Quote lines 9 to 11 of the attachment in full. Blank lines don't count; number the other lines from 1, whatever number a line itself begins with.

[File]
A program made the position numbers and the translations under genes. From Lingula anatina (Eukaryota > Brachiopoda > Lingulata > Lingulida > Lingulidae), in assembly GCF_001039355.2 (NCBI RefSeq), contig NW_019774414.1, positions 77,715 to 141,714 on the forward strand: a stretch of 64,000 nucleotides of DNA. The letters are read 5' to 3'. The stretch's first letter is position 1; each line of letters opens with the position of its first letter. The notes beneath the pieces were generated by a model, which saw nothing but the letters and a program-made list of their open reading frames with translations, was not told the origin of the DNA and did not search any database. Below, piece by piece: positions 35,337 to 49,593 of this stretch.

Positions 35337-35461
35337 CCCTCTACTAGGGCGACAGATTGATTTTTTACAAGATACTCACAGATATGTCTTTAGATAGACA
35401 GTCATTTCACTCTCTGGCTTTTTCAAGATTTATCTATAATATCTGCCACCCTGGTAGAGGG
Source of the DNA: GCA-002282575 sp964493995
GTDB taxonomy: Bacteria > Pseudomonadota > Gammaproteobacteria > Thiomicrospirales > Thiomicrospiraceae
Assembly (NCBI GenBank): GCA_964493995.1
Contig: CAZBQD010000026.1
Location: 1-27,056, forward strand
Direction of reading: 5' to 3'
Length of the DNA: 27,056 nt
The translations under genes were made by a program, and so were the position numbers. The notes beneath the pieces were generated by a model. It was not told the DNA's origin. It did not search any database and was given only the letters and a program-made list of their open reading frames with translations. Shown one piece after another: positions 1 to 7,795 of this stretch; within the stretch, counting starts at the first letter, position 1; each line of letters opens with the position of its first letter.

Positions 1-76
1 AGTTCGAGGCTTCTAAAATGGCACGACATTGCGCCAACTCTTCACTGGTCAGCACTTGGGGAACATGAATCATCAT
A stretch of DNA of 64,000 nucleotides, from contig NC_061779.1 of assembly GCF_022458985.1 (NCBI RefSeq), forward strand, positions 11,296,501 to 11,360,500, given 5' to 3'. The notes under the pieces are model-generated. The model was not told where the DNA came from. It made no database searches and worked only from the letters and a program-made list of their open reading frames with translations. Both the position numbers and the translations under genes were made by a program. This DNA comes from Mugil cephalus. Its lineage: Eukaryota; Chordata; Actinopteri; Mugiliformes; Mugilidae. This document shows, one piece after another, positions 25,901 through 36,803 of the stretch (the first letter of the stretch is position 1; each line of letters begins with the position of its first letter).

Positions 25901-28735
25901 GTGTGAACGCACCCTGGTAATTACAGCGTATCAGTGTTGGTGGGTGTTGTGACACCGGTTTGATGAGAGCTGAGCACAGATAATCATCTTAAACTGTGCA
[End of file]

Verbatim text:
Location: 1-27,056, forward strand
Direction of reading: 5' to 3'
Length of the DNA: 27,056 nt